Engine stall on Chrysler Voyager

Vehicle information

Brand:Chrysler
Model:Voyager
Engine:2.5L
Cylinder count:4
Fuel type:Petrol
Motor management system:Bosch
Chrysler Voyager 2.5L 4 Petrol Bosch

Used equipment

Automotive scope ATS5000

Automotive scope ATS5000

2 channel automotive oscilloscope with Arbitrary Waveform Generator

The Automotive scope ATS5000 oscilloscope is in this article also referred to as automotive oscilloscope, as Diagnosis Oscilloscope or as lab scope.

Introduction

When the Engine Control Module (ECM) is constantly malfunctioning, it is not difficult to find the cause of the malfunction using relative simple tools, if one has a good knowledge of the system. It is a different story when an error occurs only once in a while. These errors are not always found using a scan tool. Besides, the data transfer rate between ECM and scan tool is usually too low to monitor fast changing sensor signals. In this article, tracing a malfunction in a Chrysler Voyager is described.

Problem description

A garage called about a Chrysler Voyager with a problem. The engine occasionally stalls, usually only once or twice a day. And of course this never happened when a mechanic was driving the car, but only when the owner was driving it. The garage had performed some measurements, but since the malfunction did not appear, there was nothing to measure. After having consulted GMTO it was decided to have GMTO do some examinations with the car using advanced measurement instruments.

The Voyager did not store any fault codes. The problem mostly appeared when the engine was running idle. Just before stalling, the engine was running roughly, appearing to stall a number of times. The owner already pointed out that at those moments the revolution counter dropped to zero.

troubleshooting

At the moment the engine stalled, many things occurred simultaneously, making it hard to find out which function halted first. By recording various signals and making them visible it is possible to see how the problem develops. According to the system schematics, the revolution counter is controlled by the ECM. The signal for the revolution counter depends on the following components:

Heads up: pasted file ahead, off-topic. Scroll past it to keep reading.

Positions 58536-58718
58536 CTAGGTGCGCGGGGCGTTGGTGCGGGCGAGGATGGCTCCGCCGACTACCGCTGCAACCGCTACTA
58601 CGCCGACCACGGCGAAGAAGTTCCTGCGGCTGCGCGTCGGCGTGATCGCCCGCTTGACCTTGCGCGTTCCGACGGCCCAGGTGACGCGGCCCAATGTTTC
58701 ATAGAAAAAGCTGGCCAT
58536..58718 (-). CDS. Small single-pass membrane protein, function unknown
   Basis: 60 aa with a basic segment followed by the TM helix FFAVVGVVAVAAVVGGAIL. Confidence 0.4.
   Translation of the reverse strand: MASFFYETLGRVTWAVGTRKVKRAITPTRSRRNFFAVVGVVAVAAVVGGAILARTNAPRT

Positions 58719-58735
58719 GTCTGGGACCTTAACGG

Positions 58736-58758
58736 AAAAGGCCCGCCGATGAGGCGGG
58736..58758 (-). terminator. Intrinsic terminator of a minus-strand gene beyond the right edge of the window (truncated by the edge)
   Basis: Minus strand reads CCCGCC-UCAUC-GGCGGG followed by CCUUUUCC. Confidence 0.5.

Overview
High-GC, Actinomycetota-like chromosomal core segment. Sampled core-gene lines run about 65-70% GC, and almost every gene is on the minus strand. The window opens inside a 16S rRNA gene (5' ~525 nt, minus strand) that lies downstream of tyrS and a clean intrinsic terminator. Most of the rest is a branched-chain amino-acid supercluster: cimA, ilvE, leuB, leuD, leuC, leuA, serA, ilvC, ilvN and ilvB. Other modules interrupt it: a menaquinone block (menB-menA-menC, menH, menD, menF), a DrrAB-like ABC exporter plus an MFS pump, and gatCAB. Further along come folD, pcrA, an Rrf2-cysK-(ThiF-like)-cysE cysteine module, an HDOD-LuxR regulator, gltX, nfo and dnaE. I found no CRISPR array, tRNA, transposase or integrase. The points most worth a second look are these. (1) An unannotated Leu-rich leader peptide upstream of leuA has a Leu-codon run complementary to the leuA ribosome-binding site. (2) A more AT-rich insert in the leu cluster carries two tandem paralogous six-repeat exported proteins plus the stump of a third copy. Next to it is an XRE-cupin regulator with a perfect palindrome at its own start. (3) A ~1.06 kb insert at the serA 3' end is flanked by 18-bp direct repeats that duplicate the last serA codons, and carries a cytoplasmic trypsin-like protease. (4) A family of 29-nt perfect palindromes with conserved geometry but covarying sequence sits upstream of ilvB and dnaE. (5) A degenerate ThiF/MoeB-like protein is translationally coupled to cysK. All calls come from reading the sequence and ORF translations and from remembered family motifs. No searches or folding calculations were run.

• Camshaft position sensor
  • Engine Control Module
  • System relay
  • Ignition key lock
  • Wiring of the above mentioned components

Checking the position sensor

At first the mechanic examined the signal coming from the position sensor using a diagnosis oscilloscope. The sensor used by the Voyager is a Hall-sensor which is mounted into the distributor. Hall-sensors all switch a signal wire to ground. The voltage on this signal wire is usually 5 V and this can always be measured with a disconnected connector. The Hall sensor also requires a power supply, in this case 8 V. The mechanic happened to see the lab scope image of the sensor when the engine halted. The signal appeared to be a proper square-wave signal until the engine died.

Checking the ignition coil

Then was decided to check the primary side of the ignition coil, using a long record setting on the automotive oscilloscope. This setting provides for measuring data over a longer period of time, one part before and the other part after the trigger moment. Triggering can be one in a few different ways:

  • Manually by pressing a key on the keyboard of the computer
  • Automatic by applying an appropriate signal to a second measurement channel
  • Using an external trigger button

When measuring the signal coming from the ignition coil, the engine started to halt (after running fine for approximately an hour) and the mechanic triggered the lab scope. In the 5 seconds long measurement period, ignition signals of approximately 70 engine revolutions have been stored. Figure 1 shows the disturbances that are visible when the fault occurred. The missing ignition coil control signals are clearly visible in Figure 1 and also the strong variations in the dwell are visible.